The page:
Zone Signing Key (ZSK): An authentication key that corresponds to a private key used to sign a zone.
Typically a zone signing key will be part of the same DNSKEY RRSet as the key signing key whose
corresponding private key signs this DNSKEY RRSet, but the zone signing key is used for a slightly
different purpose and may differ from the key signing key in other ways, such as validity lifetime.
Designating an authentication key as a zone signing key is purely an operational issue: DNSSEC
validation does not distinguish between zone signing keys and other DNSSEC authentication keys, and it
is possible to use a single key as both a key signing key and a zone signing key. See also key signing
key.

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Appendix BVendor Specific Steps to Meet Checklist Items

This publication does not attempt to list configuration examples for every DNS component available. The
authors have made the decision to only include major open-source implementations to use in the
examples. Other implementations may have vendor specific features or configuration options available to
achieve the same set of recommendations in this guide. In some cases, implementations may not contain
every features described in this publication and so those checklist items would not apply when installing
and configuring those implementations.

Whenever possible, a shorthand guide on how to meet the checklist items using a specific implementation
will be produced as a separate documents. These documents are not official NIST Special Publications,
but supplemental guidance for specific implementations.

The repository for these supplemental documents can be found at http://www.dnsops.biz/vendors

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Appendix CAcronyms

Selected acronyms used in the Secure Domain Name System (DNS) Deployment Guide are defined below.

A Address
ACL Access Control List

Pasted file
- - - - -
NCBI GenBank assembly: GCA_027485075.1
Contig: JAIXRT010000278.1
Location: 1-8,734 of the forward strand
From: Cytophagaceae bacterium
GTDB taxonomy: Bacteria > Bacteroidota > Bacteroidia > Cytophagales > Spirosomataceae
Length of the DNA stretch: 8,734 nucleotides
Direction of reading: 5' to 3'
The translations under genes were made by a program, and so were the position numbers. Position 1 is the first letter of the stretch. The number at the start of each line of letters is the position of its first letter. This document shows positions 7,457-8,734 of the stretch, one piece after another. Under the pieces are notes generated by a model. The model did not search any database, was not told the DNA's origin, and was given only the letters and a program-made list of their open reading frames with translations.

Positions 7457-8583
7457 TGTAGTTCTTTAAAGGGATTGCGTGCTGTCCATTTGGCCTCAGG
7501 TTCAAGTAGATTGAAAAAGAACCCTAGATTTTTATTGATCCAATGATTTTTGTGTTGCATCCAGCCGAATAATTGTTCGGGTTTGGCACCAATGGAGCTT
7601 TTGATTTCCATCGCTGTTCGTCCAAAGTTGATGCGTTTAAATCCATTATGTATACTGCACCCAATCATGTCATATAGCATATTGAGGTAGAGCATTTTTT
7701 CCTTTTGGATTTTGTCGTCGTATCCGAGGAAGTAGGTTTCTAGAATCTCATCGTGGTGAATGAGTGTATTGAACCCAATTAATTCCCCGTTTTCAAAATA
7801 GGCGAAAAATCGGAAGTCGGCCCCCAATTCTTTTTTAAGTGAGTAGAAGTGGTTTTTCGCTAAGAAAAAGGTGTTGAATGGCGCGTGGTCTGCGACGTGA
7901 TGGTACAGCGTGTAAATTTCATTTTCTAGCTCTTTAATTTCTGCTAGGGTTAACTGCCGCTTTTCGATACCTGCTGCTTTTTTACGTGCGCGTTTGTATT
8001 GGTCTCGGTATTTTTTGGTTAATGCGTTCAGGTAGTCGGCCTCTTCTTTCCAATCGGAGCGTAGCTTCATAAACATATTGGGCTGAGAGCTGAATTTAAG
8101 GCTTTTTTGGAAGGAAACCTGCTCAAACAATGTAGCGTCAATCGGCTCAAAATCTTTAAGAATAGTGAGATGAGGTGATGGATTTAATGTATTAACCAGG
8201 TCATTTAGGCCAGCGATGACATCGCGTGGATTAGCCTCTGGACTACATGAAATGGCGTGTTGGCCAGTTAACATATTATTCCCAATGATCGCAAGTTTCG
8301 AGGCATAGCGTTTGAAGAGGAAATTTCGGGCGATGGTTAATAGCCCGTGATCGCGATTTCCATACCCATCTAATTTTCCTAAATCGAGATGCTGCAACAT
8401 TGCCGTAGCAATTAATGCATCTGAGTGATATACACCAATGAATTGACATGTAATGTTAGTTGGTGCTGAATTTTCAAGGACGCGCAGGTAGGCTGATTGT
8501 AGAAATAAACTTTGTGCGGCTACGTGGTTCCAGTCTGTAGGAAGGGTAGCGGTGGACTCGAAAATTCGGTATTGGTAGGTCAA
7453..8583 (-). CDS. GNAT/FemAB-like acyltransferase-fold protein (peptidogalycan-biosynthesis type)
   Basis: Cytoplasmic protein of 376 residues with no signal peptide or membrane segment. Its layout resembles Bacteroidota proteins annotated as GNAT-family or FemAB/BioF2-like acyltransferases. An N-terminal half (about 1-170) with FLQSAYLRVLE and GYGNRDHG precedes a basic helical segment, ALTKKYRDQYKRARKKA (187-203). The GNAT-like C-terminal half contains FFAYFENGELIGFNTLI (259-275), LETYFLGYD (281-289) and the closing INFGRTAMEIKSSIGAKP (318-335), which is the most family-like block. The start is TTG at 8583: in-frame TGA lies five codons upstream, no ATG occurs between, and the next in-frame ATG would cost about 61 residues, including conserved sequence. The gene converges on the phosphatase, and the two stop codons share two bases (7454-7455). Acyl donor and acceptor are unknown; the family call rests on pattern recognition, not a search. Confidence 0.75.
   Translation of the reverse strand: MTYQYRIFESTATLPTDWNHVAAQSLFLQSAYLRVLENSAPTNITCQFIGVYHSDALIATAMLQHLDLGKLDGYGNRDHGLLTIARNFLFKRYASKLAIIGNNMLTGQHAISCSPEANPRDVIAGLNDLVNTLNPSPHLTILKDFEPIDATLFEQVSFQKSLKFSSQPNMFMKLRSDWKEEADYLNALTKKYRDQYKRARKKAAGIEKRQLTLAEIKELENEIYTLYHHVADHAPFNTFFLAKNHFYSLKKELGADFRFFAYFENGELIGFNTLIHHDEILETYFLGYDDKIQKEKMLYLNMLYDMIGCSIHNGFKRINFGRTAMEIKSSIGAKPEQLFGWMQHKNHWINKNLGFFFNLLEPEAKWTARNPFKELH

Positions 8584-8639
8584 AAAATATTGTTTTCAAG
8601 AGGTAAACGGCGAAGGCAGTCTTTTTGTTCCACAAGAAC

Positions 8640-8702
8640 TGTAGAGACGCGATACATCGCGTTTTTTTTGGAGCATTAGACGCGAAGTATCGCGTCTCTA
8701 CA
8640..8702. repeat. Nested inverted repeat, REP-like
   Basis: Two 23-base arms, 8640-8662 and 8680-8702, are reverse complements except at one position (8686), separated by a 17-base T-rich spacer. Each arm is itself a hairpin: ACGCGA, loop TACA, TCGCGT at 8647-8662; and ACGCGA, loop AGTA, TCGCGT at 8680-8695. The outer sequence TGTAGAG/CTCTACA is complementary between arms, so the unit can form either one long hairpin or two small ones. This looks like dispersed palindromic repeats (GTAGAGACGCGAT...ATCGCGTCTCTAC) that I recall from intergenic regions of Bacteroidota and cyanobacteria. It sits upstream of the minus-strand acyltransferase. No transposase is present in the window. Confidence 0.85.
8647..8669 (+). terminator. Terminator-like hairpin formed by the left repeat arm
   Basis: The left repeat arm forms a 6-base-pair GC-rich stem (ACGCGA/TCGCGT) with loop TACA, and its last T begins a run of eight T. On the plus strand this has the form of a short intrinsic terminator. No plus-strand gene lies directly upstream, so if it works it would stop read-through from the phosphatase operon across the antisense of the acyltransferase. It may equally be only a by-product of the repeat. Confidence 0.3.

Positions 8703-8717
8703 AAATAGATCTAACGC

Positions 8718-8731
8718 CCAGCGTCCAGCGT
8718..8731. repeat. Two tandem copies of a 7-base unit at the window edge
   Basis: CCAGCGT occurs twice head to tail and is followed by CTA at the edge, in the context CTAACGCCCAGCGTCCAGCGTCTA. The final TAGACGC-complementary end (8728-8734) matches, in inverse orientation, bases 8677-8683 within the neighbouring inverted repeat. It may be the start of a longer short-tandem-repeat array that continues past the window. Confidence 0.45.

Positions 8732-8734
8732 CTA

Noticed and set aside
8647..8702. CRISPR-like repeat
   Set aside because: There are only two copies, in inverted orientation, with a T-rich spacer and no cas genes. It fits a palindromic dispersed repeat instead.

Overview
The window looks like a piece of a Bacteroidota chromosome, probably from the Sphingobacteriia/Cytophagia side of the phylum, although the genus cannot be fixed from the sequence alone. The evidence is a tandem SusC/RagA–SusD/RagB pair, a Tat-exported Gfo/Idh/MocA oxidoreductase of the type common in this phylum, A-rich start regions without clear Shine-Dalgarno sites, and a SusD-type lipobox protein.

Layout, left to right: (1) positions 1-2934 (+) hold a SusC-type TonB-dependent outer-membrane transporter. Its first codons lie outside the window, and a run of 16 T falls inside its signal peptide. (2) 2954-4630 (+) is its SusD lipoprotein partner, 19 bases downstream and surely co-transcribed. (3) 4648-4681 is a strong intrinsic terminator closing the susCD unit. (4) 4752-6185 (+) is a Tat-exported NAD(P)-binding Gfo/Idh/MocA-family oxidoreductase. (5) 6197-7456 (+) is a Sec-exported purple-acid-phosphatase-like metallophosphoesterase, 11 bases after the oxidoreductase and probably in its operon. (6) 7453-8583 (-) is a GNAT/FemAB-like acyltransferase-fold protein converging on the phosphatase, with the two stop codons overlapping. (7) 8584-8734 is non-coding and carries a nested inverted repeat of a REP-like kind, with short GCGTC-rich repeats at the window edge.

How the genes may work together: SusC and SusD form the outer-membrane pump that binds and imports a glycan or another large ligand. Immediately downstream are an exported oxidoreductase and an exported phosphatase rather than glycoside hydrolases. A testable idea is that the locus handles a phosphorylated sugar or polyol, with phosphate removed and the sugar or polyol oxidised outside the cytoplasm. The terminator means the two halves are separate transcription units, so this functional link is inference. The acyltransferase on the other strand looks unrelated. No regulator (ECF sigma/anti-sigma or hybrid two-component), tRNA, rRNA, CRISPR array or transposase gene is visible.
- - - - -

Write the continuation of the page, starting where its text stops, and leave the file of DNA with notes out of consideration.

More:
AD Authenticated Data
ANSI American National Standards Institute
ARP Address Resolution Protocol

CA Certificate Authority
ccTLD Country-code Top-level Domain
CD Checking Disabled

DHCP Dynamic Host Configuration Protocol


DNS Domain Name System
DNSSEC Domain Name System Security Extensions
DS Delegation Signer
DSA Digital Signature Algorithm
DSS Digital Signature Standard

ECDSA Elliptic Curve Digital Signature Algorithm

FIPS Federal Information Processing Standards


FISMA Federal Information Security Management Act
FQDN Fully Qualified Domain Name

gTLD Generic Top-level Domain

HINFO Host Information


HMAC Hash-based Message Authentication Code

ICANN Internet Corporation for Assigned Names and Numbers


IETF Internet Engineering Task Force
IN Internet
IP Internet Protocol
ISP Internet Service Provider
IT Information Technology
ITL Information Technology Laboratory

KSK Key Signing Key

LAN Local Area Network


LOC Location

MAC Message Authentication Code


MD Message Digest
MX Mail Exchanger

NIST National Institute of Standards and Technology


NS Name Server

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NSEC Next Secure


NSEC3 Hashed Next Secure
NTP Network Time Protocol

OMB Office of Management and Budget


OS Operating System

PKI Public Key Infrastructure


PIR Public Internet Registry

RFC Request for Comments


RP Responsible Person
RR Resource Record
RRSIG Resource Record Signature

SEP Secure Entry Point


SHA Secure Hash Algorithm
SHS Secure Hash Standard
SOA Start of Authority

TCP Transmission Control Protocol


TLD Top-level Domain
TSIG Transaction Signature
TTL Time to Live
TXT Text

UDP User Datagram Protocol

ZSK Zone Signing Key

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Appendix DBibliography

I. DNS Resource Records and Generic Architecture

[RFC3833] D. Atkins and R. Austein, Threat Analysis of the Domain Name System (DNS), RFC